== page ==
Some doulas accept health insurance, whereas others are out of pocket. However, imagine this: some people actually go to college specifically for medical billing. I did not. So unfortunately I do not currently accept insurance.

You can expect the cost of a doula to be anywhere from $500-5,000, with the typical cost of $1500 in Buffalo, NY. You should receive a number of prenatal visits, 24/7 on-call in person labor support 2 weeks before and 2 weeks after your due date, and a number of postpartum visits.

In Conclusion

Doulas are a great resource whether this is your first pregnancy or your tenth. If you are considered low risk (there's no such thing as no risk) the likelihood of having your birth preferences are higher. But even if you are high risk, a doula can help support you during your pregnancy right up until birth, and a postpartum doula is invaluable in the weeks after you meet your baby.

You do not have to have a home birth to find value in a doula. However, most out of hospital birthing centers require you to have one. (This should tell you something!) In a hospital setting, nurses change every 12 hours with the typical first time birth lasting 17 hours! The research says continuous labor support is beneficial. And if you are anything like me, the birth of my daughter was the first time I ever had to go to the hospital, or get an IV, or receive stitches! It's already an uncomfortable place, so having someone in your corner that can help you navigate the most significant event in your life can't do more harm than good.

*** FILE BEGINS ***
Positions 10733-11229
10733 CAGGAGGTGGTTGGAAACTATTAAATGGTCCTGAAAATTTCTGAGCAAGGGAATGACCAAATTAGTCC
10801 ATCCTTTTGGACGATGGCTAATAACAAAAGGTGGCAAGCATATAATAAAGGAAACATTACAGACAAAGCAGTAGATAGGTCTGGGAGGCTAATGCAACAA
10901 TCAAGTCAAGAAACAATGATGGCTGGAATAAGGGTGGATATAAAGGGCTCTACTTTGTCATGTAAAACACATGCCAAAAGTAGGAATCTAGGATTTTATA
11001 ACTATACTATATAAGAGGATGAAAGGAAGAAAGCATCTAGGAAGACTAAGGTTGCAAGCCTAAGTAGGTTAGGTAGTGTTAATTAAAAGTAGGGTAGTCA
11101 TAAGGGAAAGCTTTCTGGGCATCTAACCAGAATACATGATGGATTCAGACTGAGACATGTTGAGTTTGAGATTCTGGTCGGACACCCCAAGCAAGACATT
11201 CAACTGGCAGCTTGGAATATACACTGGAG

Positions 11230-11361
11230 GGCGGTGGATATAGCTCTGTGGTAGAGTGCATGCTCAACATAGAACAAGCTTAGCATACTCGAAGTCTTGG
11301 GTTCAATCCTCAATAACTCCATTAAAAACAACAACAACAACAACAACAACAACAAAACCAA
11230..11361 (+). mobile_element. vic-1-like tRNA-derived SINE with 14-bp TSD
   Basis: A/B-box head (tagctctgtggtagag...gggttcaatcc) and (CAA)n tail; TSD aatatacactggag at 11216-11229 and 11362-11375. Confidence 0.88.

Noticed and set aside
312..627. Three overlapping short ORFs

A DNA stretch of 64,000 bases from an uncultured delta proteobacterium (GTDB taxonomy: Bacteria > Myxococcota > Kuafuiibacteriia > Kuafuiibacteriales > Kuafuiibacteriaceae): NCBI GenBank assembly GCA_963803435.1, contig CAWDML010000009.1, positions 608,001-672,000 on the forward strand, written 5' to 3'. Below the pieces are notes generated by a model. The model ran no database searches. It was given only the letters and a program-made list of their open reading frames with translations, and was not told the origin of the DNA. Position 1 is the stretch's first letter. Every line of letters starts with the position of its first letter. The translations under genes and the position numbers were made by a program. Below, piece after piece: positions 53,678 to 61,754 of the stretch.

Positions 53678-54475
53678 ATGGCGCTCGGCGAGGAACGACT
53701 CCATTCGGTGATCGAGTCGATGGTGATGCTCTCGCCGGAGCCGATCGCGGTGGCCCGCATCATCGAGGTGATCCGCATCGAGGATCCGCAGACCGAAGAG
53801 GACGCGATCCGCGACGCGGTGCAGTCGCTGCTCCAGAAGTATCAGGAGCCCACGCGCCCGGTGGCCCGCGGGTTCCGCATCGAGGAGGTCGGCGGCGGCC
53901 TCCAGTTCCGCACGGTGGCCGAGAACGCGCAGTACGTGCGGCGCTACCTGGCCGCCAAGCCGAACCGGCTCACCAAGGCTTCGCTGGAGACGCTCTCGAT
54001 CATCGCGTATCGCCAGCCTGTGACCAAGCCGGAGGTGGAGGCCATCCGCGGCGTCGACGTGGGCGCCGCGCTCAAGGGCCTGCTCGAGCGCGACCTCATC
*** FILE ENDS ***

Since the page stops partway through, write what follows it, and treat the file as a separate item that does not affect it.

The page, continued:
Evidence Based Resources:

Make sure whenever making a medical decision, that you have evidence based information. I strive to always supply resources from credible sources (such as systemic reviews, clinical trials, and places such as the Cochrane Review, ACOG & Mayo Clinic). Google is not your best friend when making medical decisions for you and your baby's care.

Some resources pertaining to this blog "What Is A Doula?":